- Gabriel Fauré, La chanson d’Eve (The Song of Eve), Op. 95 (1910) (approx. 25’) (here are translated lyrics), is a song cycle about the emergence of emotion, with the biblical Eve as the title character. Fauré described Eve as “a feminine soul, very sweet, very pure, very tender, very dreamy, very wise and at the same time very voluptuous, very capricious, very fantastic [. . .] the soul that I should have had in another existence, when men did not yet exist, and when everyone still had a little of the soul of the young Eve.” The poems from which the cycle is drawn “envisioned a . . . nuanced figure, at once pure and sensuous (and hermaphrodite, he adds), embodying both the dawn of the world and the complex and capricious frailties of humanity.” “The melancholy themes recurrent throughout these compositions mirror Fauré’s emotional state.” Excellent recorded performances are by Ameling & Baldwin in 1974; Schmiege & Sulzen in 1995; and Upshaw & Kalish in 2004.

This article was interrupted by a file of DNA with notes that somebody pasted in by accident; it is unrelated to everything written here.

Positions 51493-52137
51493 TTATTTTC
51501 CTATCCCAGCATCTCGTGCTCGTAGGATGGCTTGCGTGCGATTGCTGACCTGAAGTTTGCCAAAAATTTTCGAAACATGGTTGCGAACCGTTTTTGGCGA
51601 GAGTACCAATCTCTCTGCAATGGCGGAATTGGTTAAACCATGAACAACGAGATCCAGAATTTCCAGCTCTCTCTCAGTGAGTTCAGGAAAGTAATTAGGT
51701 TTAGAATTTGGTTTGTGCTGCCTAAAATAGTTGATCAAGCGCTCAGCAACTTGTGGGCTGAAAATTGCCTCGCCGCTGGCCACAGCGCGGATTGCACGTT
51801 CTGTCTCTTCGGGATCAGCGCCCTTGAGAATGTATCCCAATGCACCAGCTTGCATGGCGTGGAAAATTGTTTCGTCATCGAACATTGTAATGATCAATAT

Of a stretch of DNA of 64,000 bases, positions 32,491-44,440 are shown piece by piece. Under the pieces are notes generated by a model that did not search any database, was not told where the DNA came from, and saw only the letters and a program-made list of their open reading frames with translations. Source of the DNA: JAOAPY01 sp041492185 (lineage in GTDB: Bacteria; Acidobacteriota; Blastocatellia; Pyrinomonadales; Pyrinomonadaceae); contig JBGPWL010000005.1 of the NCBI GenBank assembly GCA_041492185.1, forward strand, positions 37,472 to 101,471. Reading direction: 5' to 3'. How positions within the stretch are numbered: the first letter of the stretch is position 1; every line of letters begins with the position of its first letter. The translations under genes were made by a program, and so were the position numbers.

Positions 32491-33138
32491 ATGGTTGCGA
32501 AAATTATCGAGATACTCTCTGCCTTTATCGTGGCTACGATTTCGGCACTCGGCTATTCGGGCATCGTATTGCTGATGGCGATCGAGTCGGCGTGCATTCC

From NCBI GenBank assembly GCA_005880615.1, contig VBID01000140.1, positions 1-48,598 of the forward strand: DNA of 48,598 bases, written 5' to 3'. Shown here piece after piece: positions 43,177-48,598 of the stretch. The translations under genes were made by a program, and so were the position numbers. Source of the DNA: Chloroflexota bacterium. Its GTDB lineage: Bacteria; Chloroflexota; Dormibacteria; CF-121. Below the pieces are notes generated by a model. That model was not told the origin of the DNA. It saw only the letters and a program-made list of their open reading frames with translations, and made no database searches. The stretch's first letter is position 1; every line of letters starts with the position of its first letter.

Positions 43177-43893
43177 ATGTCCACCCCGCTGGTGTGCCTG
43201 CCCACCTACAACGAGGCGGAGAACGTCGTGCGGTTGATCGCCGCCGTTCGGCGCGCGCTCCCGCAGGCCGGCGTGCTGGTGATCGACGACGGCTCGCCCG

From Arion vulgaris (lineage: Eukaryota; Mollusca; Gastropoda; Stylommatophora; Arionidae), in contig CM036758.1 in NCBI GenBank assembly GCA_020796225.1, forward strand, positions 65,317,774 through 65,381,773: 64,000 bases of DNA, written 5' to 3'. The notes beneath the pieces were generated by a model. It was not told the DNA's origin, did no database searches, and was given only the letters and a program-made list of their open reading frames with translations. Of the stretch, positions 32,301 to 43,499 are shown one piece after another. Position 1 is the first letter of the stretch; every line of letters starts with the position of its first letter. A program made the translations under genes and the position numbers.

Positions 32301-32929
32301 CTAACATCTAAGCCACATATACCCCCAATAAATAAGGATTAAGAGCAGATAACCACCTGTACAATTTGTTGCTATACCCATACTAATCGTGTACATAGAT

- Along the lines of Nielsen’s Four Temperaments symphony are Francisco Mignone’s 12 Estudos para violão (Twelve Études for Guitar) (1970) (approx. 52’), conveying a wide variety of moods.
Albums from Becca Stevens, a queen of melancholy on these two albums:
- Joe Lovano, “Garden of Expression” (2021) (48’): “Perhaps the most impressive thing about Garden Of Expression is the emotional range these three pull from this music. From the spare, prayerful asceticism of 'Zen Like' to the sprightly post-bop interplay of 'Dream On That' and the epic sweep of the title tune, Trio Tapestry suggests a universe of possibilities within its deeply spacious sound.”
- Jiha Park (Park Jiha), “Philos” (2019) (37’), is a minimalist exposition on emotion: “Using no more than three instruments on each track, Jiha’s music expresses as much emotion as words could convey”.
- David Helbock, “Emotions” (2003) (64’)